Irish Community Connections by Irish Community News
Matters of substance - supporting suicide survivors
Posted on Tuesday, September 11, 2012 at 11:25 AM
- New York Irish Center's bi-lingual winter table quiz, get out and practice your cúpla focal
- New York City’s Basket Brigade appeal for help this Thanksgiving
- Enrol for American citizenship classes at the Irish International Immigrant Center
- World Mental Health Day, starting the conversation
- Employment rights in America
|The IIIC is running a QPR workshop on 9/13/2012.|
"One of the most beautiful gifts in the world is the gift of encouragement. When someone encourages you, that person helps you over a threshold you might otherwise never have crossed on your own." - John O'Donohue
When someone we love dies, it is always painful. When we lose someone to suicide, we don't always know how to respond. I have heard family members say that they feel they can't grieve in the same way that they would have done had the person they lost died of a car accident or of cancer. The stigma surrounding suicide means many survivors suffer alone and in silence. This silence impacts their grieving.
The stigma in our communities, the fear and misunderstanding that exists in the wake of a suicide creates a further obstacle to mourning for those left behind. Instead of the unconditional love, support and understanding that they need the most, stigma leaves them feeling abandoned further. There are many things we can do to support a friend or family member grieving a suicide.
- Accept The Intensity Of The Grief
- Listen With Your Heart
- Avoid Simplistic Explanations and Cliches
- Be Compassionate
- Respect The Need To Grieve
- Be Aware Of Holidays And Anniversaries
- Be Aware Of Support Groups
One of the most helpful things to remember is to understand the uniqueness of suicide grief. No one responds in exactly the same way. While it may be possible to talk about similar phases shared by survivors, everyone is different. The grief experience is unique and the process takes a long time so allow your friend/loved one to process at their own pace.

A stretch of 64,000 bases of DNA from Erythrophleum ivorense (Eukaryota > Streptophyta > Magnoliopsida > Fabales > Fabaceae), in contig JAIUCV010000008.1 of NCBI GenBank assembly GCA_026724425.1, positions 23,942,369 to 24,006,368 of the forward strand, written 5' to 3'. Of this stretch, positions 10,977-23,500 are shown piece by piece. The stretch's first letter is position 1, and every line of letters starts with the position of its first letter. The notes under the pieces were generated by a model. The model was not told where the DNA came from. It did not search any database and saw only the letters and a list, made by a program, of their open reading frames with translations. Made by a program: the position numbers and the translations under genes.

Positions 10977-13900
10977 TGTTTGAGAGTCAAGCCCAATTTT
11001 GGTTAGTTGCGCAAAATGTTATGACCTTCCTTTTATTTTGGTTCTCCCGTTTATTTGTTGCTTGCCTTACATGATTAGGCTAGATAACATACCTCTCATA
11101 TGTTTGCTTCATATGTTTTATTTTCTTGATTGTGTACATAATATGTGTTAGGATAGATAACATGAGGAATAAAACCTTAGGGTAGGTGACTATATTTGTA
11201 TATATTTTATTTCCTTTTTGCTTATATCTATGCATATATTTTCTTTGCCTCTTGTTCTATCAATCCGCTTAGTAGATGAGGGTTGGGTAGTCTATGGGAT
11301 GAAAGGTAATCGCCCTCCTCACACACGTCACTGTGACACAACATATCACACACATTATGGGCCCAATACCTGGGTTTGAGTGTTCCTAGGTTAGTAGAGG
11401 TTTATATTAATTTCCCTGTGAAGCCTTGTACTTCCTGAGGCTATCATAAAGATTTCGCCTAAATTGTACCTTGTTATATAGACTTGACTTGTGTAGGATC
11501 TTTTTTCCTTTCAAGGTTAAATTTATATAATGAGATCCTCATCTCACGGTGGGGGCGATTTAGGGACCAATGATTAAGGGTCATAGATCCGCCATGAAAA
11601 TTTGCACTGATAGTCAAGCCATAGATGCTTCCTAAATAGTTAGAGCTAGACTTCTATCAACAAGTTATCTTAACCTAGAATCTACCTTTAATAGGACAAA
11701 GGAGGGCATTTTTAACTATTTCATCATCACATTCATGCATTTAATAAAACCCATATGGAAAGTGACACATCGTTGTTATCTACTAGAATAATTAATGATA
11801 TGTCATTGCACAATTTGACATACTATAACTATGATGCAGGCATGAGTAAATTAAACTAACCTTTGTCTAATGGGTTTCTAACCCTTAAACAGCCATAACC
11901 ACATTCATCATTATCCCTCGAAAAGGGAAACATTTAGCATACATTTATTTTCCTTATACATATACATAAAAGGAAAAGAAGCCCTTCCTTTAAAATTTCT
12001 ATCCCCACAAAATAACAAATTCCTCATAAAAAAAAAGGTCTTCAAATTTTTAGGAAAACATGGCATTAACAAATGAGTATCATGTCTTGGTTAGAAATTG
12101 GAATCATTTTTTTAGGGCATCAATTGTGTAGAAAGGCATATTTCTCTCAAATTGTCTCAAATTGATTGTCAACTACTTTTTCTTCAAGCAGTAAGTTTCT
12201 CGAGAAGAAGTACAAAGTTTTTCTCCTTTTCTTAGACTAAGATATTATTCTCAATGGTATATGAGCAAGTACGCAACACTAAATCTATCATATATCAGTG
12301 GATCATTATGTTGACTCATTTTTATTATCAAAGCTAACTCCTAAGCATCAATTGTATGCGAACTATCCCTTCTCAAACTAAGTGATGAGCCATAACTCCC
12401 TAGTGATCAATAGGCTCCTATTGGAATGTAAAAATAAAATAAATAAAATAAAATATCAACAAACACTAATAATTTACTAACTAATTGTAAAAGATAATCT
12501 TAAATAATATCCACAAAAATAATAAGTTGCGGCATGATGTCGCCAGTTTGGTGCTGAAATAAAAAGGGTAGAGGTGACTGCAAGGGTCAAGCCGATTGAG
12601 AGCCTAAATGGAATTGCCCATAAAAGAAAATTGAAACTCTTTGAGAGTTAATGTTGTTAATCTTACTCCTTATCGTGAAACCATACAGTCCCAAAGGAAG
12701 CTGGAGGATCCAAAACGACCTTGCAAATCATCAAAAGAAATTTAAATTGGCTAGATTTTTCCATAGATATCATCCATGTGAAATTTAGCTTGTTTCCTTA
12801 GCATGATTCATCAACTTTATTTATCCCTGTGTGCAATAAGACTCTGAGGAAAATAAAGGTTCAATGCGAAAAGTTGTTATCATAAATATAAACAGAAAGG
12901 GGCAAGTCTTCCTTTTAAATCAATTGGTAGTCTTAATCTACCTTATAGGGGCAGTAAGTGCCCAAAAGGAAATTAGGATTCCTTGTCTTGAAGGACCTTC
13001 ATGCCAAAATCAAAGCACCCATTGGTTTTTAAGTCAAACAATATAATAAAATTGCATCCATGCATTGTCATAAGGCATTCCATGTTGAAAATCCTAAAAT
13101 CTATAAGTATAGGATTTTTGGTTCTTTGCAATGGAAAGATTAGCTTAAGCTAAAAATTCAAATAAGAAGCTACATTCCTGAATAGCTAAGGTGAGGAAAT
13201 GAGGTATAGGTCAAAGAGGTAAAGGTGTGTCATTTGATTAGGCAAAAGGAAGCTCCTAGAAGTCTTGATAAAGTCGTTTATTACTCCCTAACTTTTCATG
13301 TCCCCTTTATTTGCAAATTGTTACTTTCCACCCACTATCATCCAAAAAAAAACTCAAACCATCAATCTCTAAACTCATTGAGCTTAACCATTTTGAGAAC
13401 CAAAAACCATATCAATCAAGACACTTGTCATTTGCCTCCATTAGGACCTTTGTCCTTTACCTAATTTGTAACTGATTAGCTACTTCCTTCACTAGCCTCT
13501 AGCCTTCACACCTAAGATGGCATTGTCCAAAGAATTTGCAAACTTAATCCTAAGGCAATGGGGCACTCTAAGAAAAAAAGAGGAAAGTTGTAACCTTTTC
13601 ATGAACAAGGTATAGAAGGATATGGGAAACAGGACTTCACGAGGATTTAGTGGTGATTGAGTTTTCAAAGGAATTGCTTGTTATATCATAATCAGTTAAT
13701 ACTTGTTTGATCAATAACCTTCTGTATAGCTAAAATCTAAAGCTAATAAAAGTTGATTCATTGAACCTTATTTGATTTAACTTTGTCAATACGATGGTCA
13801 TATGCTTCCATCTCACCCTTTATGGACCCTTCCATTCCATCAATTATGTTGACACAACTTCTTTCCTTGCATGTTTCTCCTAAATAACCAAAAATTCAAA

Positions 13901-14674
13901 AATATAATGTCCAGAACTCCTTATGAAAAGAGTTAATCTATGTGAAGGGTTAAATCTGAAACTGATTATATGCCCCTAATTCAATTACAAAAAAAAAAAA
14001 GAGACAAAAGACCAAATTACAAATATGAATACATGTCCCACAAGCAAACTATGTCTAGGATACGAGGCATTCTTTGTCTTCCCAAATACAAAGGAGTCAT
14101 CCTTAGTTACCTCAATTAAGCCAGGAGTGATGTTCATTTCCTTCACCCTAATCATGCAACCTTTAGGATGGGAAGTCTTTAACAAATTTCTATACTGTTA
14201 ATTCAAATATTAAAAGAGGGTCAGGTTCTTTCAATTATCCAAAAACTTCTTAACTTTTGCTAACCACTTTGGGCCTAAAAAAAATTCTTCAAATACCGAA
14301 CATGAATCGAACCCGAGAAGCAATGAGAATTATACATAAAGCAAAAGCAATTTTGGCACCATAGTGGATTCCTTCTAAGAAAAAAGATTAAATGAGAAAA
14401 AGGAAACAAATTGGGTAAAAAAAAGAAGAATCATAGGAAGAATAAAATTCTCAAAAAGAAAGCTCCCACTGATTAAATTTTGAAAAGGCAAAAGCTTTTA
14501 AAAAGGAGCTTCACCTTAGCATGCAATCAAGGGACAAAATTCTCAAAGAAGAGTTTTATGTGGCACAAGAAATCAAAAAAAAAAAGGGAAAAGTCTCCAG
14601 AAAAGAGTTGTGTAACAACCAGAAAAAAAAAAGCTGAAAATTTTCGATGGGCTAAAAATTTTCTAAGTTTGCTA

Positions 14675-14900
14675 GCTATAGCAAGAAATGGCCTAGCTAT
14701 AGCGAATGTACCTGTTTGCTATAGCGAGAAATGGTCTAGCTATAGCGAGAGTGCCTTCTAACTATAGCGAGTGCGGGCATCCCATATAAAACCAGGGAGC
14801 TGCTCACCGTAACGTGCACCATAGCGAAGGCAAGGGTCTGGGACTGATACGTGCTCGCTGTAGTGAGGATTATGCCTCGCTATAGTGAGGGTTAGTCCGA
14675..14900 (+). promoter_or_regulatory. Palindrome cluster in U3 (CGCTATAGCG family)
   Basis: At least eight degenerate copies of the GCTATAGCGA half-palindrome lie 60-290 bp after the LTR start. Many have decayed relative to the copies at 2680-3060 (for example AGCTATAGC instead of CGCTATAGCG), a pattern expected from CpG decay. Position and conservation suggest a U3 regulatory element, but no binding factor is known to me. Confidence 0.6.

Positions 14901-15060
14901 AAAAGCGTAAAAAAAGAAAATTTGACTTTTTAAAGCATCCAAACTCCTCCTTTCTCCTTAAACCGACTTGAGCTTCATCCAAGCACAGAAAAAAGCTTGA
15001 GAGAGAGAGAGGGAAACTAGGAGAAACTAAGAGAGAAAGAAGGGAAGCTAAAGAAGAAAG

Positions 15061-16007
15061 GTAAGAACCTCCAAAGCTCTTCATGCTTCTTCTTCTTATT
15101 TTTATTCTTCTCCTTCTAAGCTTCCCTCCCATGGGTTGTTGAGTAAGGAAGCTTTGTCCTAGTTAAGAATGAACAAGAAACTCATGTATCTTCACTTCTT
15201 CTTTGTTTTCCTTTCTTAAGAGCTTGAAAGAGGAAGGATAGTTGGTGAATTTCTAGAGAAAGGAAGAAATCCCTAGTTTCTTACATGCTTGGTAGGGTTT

Don't criticize what is "inappropriate behavior". Losing someone to suicide is a shattering experience. As a result of this death, your friend's life is under reconstruction. There is much more to be learned in the difficult, painful process of surviving a suicide that we cannot address in full here but there are some wonderful resources available to support everyone impacted by suicide. If you would like to know more about:
- How to support someone who may be having suicidal thoughts or
- How to support someone who may have recently lost a loved one to suicide,
- What resources are available to the Irish community
Please join us on Thursday September 13th 2012 at 6pm. We are running a QPR Suicide Prevention workshop where you can learn more about the 3 steps that can help save a life from suicide; Question, Persuade, Refer. We will also explore what life is like for survivors and what you can do in a very simple but practical way, to reach out and break the silence and stigma that hinders the grieving process.
Let change begin with us, in our community; let the IIIC help! If you would like to confidentially chat about any of the issues covered here, please call Danielle at 617-542-7654 ext.14 or email:firstname.lastname@example.org. Find more information at namimass.org/programs/grief-support-services